The great French writer had understood long before Freud that individual identity is, in a sense, a fiction; that inside of us a drama em gente - a "drama in people" - plays to use the words of Fernando Pessoa with which he described the heterogeneity of his work; or that we have an alliance of different souls within us, as a figure in Antonio Tabucchi explained based on Pessoa.
But if the individual identities are an illusion, doesn't that also apply to the collective identities? Collective identities - starting with the Spanish one - are in reality nothing more than collective inventions, derived or immediately dictated by state powers, which, like all powers, know very well that in order to control the present and the future, one must first control the past. That means: we have to create a narrative of the past that legitimizes a common present and prepares a common future. Basically, Europe's only credible identity is its diversity - a contradicting or impossible identity, an oxymoron. And the only narrative that could legitimize it would be the true history of Europe as a group of old countries with their own language, culture, tradition and history that, after centuries of merciless struggle, decided one day to come together and build a new country that was supported by the common values of unity, prosperity and freedom.
A united Europe is the only sensible political utopia that we Europeans have achieved in the course of history.
Viewed in this way, the motto of Europe would be one of the first mottos of the United States, the political utopia that fertilized the Enlightenment and has historically been the most successful. The motto was: E pluribus unum - a single state from many countries, languages, cultures, traditions and pasts. At this point I have to make a confession. For me, Europe has always remained what it was for me as a youth who had just experienced the end of a dictatorship that never ended; what it was for the best minds of my Spanish ancestors for centuries. In other words, like my friend Erri de Luca, I am a European extremist. For me, a united Europe is the only sensible political utopia that we Europeans have achieved in the course of history.
Terrifying political utopias - paradises in theory turned to hell in practice - we have invented in abundance; reasonable political utopias, as far as I know, only this one: that of a united Europe. In my opinion, there are an infinite number of arguments for this idea. They are so obvious that we probably overlook them most of the time, as we live in a dictatorship of the present, in which yesterday is already the past and everything that happened a week ago was practically a distant past.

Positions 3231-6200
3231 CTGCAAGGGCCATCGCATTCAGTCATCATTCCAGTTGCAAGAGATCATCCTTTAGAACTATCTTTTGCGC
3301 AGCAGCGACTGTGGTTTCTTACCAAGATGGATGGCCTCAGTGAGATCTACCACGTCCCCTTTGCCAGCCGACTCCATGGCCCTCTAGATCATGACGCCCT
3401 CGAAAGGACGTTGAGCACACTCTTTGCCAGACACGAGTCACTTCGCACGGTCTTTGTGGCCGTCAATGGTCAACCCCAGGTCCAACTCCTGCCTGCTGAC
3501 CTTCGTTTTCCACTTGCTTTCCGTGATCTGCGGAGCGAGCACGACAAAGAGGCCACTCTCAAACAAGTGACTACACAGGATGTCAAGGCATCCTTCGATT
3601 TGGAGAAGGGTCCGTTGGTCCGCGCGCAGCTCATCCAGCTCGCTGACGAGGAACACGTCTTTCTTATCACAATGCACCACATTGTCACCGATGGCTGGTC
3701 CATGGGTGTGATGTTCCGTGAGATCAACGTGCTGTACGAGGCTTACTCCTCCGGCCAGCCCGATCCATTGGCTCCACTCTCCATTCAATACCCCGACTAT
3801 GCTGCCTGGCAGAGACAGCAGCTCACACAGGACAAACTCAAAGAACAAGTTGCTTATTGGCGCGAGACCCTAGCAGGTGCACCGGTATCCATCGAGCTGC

I just want to mention three of these arguments. First: Europe's popular sport is not football, as so many believe, but war. Over the past millennium, we Europeans have killed each other without a break and in all conceivable forms: in the Hundred Years War, in the Thirty Years War, in civil wars, in religious wars, in ethnic wars or in world wars that were in reality European wars. These world wars were terrible and insanely cruel. George Steiner recalls that between August 1914 and May 1945, from Madrid to the Volga, from the Arctic to Sicily, around a hundred million men, women and children fell victim to violence, hunger, deportations and ethnic cleansing. Western Europe and the west of Russia became the home of death, the scene of a previously unknown brutality, whether in the form of Auschwitz or the Gulag. The European Union project evidently arose from the horror of this indescribable bloodshed and from the conviction, borne by reason, disgust and courage, that something like this must not be repeated in Europe. The consequences of this conviction are quite obvious - and remarkable -: my father lived through the war, my grandfather lived through the war, my great-grandfathers and great-great-grandfathers and probably all of my ancestors went through the war - except me. So I belong to the first generation in Europe that has never known a war, at least - let's not forget the brutal fighting that tore up Yugoslavia - not a war between the great European powers. That is why many today consider another war in Europe to be unthinkable. That seems naive to me.